The pictures are from authors who have roots in the artistic movement of the Western Desert (Western desert), covering the immense territory Aboriginal artists (600,000 square kilometers, nearly 100,000 more than Spain) of the same name, much occupied by desert areas (great sandy desert, Gibson desert and little sandy desert). The miracle of Papunya contemporary explosion of the artistas-aborigenes of Western Australia was born in the small town of Papunya, 240 km northwest of Alice Springs, a remote and desolate place that the authorities had designated, at the end of the 1960s, as aborigines displaced forcibly forced destination. The small place, Geoffrey Bardon school teacher suggested that in 1971 a group of neighbors that other one of the outer walls of the compound. What began as a humble form of occupational therapy became a miracle: men of the area arrived daily to the town to paint their dreams, as he was called to the stories that used to draw in the sand of the deserts during ritual ceremonies and secretras. Over time the artists of Papuya, who have formed a co-operative and have become a school that has exposed his works throughout the world.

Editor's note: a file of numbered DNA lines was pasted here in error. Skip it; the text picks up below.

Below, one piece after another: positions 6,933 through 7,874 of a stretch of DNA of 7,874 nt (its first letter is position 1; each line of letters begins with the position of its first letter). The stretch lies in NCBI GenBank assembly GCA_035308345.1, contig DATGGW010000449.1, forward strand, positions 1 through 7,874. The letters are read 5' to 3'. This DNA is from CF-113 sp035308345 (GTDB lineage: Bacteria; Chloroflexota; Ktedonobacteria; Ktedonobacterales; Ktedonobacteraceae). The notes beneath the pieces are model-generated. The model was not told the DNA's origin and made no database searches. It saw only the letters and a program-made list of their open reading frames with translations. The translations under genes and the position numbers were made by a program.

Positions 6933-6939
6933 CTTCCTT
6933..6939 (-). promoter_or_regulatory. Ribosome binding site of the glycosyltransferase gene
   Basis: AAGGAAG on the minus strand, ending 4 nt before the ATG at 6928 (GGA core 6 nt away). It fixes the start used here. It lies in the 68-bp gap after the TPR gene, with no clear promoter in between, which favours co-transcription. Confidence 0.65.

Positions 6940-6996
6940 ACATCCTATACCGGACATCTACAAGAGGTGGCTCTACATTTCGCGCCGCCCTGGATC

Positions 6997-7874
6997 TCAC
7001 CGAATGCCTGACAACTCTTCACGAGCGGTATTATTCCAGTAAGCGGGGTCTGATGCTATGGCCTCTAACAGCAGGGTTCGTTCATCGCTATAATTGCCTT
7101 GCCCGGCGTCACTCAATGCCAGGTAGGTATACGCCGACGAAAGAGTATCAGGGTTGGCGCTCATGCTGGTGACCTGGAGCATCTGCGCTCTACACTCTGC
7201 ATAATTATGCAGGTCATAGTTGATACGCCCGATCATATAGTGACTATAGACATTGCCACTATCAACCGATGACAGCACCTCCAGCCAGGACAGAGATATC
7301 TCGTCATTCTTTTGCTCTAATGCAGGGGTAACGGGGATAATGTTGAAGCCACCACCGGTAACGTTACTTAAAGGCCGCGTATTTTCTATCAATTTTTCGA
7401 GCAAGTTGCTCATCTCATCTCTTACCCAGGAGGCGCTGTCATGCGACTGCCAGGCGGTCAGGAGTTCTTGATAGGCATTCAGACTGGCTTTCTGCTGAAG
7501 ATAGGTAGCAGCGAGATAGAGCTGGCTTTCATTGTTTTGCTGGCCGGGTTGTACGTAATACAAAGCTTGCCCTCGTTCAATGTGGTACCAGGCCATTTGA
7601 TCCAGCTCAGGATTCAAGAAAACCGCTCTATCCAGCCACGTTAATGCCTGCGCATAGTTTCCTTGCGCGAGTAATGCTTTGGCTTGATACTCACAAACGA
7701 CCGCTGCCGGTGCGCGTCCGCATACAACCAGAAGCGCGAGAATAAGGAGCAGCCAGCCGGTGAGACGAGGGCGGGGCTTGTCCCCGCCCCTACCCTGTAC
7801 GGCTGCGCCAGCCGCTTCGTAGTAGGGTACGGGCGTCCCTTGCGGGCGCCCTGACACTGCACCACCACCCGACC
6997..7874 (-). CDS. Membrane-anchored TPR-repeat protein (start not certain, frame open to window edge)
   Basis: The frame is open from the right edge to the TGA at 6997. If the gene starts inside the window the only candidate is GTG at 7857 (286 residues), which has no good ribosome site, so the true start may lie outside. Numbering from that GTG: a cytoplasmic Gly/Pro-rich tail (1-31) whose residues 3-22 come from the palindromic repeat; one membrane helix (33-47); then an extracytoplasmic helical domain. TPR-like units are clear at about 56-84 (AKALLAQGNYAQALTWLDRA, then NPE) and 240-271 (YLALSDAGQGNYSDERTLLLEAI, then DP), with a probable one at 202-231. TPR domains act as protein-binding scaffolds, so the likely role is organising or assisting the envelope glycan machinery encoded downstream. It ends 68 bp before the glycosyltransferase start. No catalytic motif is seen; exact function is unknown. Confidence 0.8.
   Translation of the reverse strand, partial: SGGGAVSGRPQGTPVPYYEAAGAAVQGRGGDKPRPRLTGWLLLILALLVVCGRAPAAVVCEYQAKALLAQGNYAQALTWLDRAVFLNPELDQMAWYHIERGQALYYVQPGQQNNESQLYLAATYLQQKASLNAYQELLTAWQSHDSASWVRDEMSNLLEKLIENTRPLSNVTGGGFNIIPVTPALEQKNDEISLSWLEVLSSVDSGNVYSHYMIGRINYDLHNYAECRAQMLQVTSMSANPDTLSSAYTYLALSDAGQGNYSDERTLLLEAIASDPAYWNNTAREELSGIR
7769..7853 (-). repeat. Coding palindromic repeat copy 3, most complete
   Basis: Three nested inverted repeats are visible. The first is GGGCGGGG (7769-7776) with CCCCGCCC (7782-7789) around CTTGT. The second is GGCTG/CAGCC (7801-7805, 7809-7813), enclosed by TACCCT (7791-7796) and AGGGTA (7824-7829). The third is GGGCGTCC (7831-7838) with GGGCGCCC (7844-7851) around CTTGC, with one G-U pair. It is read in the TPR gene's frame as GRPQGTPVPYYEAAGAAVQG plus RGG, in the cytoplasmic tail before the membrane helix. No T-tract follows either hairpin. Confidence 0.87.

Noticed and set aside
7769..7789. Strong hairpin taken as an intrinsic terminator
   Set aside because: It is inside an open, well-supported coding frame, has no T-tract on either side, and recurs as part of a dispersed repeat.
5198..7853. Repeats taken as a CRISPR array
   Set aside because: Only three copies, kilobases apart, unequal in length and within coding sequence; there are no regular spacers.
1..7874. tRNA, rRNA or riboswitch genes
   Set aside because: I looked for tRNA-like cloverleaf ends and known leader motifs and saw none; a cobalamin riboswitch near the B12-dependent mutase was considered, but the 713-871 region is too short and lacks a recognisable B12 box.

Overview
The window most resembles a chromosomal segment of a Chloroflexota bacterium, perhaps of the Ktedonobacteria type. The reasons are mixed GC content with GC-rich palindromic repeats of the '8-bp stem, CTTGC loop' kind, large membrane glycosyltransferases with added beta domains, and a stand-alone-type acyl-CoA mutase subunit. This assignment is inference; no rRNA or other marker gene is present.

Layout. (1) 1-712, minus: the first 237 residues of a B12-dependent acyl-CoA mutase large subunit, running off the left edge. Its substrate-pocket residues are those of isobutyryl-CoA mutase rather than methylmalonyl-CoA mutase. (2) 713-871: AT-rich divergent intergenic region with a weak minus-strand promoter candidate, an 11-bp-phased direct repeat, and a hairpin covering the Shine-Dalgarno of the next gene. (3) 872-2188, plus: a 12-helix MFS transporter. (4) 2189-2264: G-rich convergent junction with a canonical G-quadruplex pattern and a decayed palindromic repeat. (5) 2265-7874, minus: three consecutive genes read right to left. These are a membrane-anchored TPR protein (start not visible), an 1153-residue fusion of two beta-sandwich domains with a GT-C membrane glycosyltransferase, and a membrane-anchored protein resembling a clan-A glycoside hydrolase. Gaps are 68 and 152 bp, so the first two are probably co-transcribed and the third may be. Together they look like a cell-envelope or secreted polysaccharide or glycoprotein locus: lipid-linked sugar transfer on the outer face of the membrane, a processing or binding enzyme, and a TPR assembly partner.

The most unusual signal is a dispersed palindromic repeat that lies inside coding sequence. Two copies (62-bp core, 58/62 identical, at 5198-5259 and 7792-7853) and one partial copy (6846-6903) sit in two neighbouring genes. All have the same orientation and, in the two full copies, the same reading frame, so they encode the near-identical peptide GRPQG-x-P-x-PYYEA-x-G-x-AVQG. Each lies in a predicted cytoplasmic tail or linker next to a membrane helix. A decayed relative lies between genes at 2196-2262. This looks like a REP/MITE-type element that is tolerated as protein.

The National Museum of Australia has a dazzling background. The most renowned of the Aboriginal painters of the initial group are perhaps Clifford Possum Tjapaltjarri and Johnny Warangkula. Living Water, Contemporary Art of the Far Western Desert shows how the initial outbreak has spread to other areas of Australia, above all the communities of the tribe pintupi of Kintore and Kiwirrkur, in the Gibson desert, which are now the places of more artistic activity. The organizers of the exhibition highlights that the artistic communities of Aboriginal people, composed of men and women, do not understand the painting as a purely plastic discipline, but as a means of carrying the sanctity of life. Pictures of the represented artists, all made during the first decade of the 21st century and with modern materials (plastic acrylic paint, by) example), they resonate with the power of the old and new to tell tjukurrpa (stories), they say. The Living Water (living water) title describes the ability of the artist to represent ground water flows and travel through them in a spiritual way. Source of the news: the splendor of contemporary Australian Aboriginal art shines in a collective exhibition in Victoria